While the search for the Holy Grail is the most famous search of all time, the author of this article has been on his own quest for the last 20 years. This odyssey has required the reading of countless pages over time and seemingly to no avail. The bear market from 2007-2009 was the low point of the quest, as the S&P 500 dropped 56.4% in 18 months. The most inspiring part of the quest for the ultimate investment strategy, however, is that the author never gave up trying to find the bullet-proof portfolio that would not only protect his clients hard earned money in a down market but perform well in all kinds of market scenarios. The answer came in what initially seemed like one of the most unlikely forms of information. Tony Robbins, the motivational speaker who has inspired so many people including Oprah, wrote a book called Money: Master the Game—7 Simple Steps to Financial Freedom. In this book, Robbins unveils the answer to your author’s quest in an easy to understand and succinct fashion. And for the loyal readers of this series of monthly email essays, the author will in short order describe this pearl of investment wisdom and save readers trudging through the 624-page book.
Robbins refers to the most important chapter of the book as the one in which he writes about Ray Dalio, who is the largest hedge fund manager in the world. Dalio runs Bridgewater Associates, which manages 160 billion dollars. Dalio breaks down his asset allocation in the following way:
|Long-Term U.S. Bonds||40%|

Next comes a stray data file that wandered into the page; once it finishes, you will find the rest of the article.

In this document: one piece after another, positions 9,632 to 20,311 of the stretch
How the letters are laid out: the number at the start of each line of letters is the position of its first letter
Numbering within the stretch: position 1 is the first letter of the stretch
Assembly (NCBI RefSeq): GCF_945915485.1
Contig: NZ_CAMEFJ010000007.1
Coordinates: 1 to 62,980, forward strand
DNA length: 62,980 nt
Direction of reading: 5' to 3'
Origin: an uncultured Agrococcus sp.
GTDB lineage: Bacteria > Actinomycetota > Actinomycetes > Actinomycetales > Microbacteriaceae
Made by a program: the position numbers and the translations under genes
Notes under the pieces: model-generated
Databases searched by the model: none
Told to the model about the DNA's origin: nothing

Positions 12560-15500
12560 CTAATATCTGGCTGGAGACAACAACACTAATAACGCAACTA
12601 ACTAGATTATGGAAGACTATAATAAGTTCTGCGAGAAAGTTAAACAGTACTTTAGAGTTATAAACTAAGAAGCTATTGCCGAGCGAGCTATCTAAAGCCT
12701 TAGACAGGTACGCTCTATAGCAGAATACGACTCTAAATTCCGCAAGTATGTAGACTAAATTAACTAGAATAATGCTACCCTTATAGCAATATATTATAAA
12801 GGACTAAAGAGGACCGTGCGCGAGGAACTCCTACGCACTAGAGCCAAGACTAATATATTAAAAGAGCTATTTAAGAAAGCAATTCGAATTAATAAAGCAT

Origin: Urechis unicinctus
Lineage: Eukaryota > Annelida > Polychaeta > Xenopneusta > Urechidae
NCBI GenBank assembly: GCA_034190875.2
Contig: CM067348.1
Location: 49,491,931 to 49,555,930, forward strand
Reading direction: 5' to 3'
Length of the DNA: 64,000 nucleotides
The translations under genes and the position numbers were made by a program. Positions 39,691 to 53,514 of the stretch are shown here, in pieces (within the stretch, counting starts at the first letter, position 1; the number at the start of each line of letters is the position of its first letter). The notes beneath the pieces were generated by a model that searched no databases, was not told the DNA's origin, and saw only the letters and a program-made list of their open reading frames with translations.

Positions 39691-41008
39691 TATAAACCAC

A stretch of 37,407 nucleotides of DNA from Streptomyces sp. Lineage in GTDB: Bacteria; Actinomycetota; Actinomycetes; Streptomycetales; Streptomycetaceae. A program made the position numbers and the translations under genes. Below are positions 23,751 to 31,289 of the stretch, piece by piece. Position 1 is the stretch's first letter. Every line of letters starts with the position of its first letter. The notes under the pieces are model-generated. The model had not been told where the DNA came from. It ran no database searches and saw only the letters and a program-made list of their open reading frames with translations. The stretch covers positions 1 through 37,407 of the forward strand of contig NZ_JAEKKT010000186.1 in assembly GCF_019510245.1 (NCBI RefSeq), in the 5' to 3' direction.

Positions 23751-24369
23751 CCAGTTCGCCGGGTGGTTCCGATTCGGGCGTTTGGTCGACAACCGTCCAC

|Intermediate U.S. Bonds||15%|
(This information is found on page 391 of Money: Master the Game)
Dalio claims “by having a fifty-fifty portfolio, (an even split between stocks and bonds), you really have more like ninety-five percent of your risk in stocks” (382)! Dalio argues since stocks carry three times more risk than bonds that a balanced portfolio must acknowledge this fact.
What really got my attention, however, is that Tony Robbins had Dalio’s All Seasons portfolio back tested to 1925. Since 1925 the S&P has lost money 24 times while the All Seasons Portfolio lost money 14 times. The average loss for the S&P was -13.66% while Dalio’s average loss was just -3.65%. Being down only -3.93% during 2008 especially caught my eye because I was advising people during that crash. Although Dalio’s All Season Portfolio was not created to beat the S&P 500, “in the 30 years from 1984 to 2013. The portfolio was rock solid: Just under 10% (precisely 9.72%, net of fees) average annualized return” (393). Such a portfolio is the envy of every investor, and readers now have access to it for just devoting five minutes of their time to reading this essay.
If you would be pleased with a portfolio that’s worst year in 30 was -3.93% and averaged almost 10% over 30 years, then your quest has been fulfilled too. For more information on the All Seasons portfolio and what investments to devote to each allocation area contact Innovative Investment Solutions, Inc.
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The information presented and made available in this article is intended for educational purposes only. The information is not and should not be confused with investment advice and does not attempt or claim to be a complete description of any specific securities or markets. This information is of a general nature and has not been prepared with regard to any particular person’s investment objectives, financial situation and/or particular needs.
The opinions and analyses included herein are based on sources and data believed to be reliable and are presented in good faith; however, no representation or warranty, expressed or implied is made as to their completeness or accuracy. It is imperative to understand your investment risks since all stock and option investments involve significant risk. The risk of loss in trading securities and options can be substantial.